Pioneering project - a collaboration between the hospice and local care homes

22 April 2012

The hospice is constantly striving to extend its reach within the community and to support more people who are coming to the end of their lives.

People in care homes have recently been the focus of an innovative new project. The Hospice is the first in the North West to introduce the post of 'Advance Care Planning Facilitator for Care Homes'. 

The role has been developed to train and support care home staff in helping residents to plan for their future.  It includes encouraging them to discuss their wishes and preferences for future care; and planning for the time when they are nearing the end of their life. Staff who are well trained feel confident to have these difficult conversations and to support their residents at the end of life without the need for an emergency hospital admission.

Pioneering project

Debbie Dempsey, the new hospice facilitator, says, "Many of us tend to put off planning for the later stages of our life.  With this project we hope to generate a culture of learning and talking about care planning.  An increasing number of people are going into care homes with a range of medical and psychological conditions, including those coming to the end of their life.  The Hospice recognises the importance of supporting care home staff in ensuring the best possible care for their residents and we hope the benefits of this project will be felt by all residents in local care homes."

Debbie has already visited every nursing home in the borough to promote the project. Nursing and care homes have many dedicated staff who recognise that they need some support and training in this area. It's a subject often 'swept under the carpet', but one that is crucially important to us all.

Marion Donlan is a clinical manager at Bedford Care Home in Leigh.  She says, "It's a great idea.  Debbie came to us with four training sessions on advanced care planning.  All the staff really enjoyed the sessions and learned so much. Her advice is now being actively practised here and is making such a difference.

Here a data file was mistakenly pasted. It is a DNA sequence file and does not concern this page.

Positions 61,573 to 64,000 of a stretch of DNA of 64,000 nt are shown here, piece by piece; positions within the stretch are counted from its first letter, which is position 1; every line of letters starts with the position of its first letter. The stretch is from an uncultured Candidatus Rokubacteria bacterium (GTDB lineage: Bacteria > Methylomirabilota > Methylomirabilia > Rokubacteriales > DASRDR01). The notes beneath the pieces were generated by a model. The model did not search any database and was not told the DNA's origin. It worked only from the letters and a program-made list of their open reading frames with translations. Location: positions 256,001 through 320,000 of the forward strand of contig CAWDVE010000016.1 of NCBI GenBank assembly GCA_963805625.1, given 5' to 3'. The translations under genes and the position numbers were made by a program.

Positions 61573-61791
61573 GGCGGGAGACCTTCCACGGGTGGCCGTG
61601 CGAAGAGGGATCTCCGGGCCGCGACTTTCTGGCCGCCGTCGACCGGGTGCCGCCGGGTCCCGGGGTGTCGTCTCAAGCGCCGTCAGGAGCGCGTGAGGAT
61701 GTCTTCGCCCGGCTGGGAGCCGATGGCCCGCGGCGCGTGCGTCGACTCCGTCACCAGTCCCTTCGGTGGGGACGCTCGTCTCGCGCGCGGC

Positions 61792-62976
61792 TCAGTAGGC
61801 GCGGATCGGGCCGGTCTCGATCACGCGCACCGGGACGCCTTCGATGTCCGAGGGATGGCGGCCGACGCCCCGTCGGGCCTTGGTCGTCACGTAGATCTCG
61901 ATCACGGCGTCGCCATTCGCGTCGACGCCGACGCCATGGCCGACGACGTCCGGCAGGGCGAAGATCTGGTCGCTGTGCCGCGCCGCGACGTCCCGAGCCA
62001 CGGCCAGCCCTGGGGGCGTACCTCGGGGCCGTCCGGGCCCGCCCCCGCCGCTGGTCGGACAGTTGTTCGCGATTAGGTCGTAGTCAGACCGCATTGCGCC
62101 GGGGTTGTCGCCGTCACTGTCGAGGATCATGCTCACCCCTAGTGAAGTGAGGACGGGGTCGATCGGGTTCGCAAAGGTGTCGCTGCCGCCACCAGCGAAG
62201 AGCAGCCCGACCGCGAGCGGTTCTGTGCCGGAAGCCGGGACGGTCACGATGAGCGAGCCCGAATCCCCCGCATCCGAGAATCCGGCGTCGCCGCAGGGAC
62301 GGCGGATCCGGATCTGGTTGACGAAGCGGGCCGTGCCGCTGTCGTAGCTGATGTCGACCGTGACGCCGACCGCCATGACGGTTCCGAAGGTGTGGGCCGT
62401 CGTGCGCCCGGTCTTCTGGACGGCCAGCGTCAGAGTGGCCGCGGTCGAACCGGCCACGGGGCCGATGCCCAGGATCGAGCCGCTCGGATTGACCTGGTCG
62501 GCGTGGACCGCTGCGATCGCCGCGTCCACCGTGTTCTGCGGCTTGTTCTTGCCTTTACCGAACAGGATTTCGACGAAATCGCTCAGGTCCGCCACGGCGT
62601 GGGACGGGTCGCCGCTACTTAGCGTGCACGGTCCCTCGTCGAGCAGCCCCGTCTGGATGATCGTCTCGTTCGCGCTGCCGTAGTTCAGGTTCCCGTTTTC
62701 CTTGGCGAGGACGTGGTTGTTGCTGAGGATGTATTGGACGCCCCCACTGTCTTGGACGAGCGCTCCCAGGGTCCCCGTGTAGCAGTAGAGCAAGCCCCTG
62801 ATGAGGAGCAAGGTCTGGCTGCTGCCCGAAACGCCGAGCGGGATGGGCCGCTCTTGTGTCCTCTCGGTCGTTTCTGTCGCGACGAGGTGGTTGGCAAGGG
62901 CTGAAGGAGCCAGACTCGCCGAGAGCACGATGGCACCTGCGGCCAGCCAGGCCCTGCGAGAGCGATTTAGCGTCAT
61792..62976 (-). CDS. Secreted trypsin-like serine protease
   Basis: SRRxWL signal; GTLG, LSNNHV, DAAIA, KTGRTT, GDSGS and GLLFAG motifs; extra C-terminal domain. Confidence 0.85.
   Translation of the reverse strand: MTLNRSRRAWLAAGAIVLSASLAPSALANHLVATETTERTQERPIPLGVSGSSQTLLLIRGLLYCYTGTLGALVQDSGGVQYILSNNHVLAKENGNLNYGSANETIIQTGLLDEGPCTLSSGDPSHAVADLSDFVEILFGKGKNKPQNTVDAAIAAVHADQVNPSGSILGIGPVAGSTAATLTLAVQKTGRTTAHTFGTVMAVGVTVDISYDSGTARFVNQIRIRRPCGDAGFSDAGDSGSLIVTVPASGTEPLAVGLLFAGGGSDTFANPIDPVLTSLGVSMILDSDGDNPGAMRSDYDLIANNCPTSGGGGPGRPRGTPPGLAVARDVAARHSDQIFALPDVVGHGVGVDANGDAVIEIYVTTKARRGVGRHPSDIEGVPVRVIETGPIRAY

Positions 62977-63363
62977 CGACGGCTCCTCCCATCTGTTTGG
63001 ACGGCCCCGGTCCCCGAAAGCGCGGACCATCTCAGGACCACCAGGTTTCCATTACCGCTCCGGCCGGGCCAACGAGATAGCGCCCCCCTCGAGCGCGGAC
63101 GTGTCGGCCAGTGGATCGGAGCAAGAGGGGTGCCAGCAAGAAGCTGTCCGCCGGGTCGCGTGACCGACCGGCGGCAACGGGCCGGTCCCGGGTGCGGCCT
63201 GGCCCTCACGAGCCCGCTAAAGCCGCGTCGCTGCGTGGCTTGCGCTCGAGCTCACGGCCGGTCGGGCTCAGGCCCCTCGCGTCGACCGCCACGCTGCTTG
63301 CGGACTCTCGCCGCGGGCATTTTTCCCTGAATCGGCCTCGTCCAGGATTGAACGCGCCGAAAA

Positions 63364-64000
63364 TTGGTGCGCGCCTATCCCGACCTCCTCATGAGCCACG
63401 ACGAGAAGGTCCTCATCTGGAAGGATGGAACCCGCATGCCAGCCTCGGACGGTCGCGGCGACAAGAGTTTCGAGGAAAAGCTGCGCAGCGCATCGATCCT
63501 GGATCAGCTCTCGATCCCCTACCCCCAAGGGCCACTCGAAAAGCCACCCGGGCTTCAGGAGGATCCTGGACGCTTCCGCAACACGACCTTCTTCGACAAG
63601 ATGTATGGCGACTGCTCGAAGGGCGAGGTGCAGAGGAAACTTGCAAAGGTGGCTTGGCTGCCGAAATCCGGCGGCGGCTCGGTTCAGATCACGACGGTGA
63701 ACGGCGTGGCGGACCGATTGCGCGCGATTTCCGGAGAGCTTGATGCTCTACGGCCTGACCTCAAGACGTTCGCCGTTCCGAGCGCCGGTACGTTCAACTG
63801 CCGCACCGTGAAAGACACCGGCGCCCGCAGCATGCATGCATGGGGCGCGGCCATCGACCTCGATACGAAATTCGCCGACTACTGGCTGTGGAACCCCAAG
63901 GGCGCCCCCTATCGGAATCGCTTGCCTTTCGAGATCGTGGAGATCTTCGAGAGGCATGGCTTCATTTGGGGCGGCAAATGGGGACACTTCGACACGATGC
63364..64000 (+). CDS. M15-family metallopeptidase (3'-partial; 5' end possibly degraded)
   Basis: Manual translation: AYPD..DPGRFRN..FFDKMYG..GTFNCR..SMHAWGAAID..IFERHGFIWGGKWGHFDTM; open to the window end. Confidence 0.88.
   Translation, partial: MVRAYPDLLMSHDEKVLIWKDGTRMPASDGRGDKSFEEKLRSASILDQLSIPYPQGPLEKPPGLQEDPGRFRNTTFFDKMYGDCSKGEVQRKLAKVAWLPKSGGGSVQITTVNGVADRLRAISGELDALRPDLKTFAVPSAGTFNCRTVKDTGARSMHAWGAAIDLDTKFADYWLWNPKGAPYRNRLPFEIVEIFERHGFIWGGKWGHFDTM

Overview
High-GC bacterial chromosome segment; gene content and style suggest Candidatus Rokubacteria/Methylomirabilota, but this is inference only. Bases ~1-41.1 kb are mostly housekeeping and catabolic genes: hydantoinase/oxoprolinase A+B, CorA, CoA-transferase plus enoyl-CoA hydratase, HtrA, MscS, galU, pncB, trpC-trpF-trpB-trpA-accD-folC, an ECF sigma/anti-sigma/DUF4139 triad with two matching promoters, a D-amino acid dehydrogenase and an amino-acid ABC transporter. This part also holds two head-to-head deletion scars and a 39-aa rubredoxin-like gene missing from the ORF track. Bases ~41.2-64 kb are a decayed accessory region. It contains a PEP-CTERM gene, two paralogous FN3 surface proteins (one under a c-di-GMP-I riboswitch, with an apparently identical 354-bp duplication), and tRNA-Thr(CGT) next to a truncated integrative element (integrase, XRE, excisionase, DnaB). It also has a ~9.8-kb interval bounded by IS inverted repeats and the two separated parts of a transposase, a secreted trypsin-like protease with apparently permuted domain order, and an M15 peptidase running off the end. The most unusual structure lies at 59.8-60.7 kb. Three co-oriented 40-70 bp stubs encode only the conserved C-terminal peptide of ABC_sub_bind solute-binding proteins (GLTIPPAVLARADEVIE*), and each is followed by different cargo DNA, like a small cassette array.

Before this training, the subject of end of life care was often avoided because staff were unsure of how to deal with the delicate issues involved. Staff, residents and families are now actively encouraged to participate in dialogue on this difficult subject.  We know that we can contact Debbie at anytime for specific advice and support." 

The Hospice has also set up a 'best practice group' for advance care planning in care homes and a quarterly forum at the Hospice for staff to share their experiences.

Debbie concludes, "We are also encouraging care homes to have an 'open day' or event, to discuss these issues with residents and family members together; in the hope that it will break down some barriers, as well as educate and prevent upset. We are committed to supporting such events when required."

This project is just the start - over time the Hospice team would like to see "advance care planning" being adopted in all settings across the Borough so that people die with dignity in the setting of their choosing, supported by a well trained and dedicated workforce. This is a wonderful example of the hospice spreading its reach to more people within the local community.

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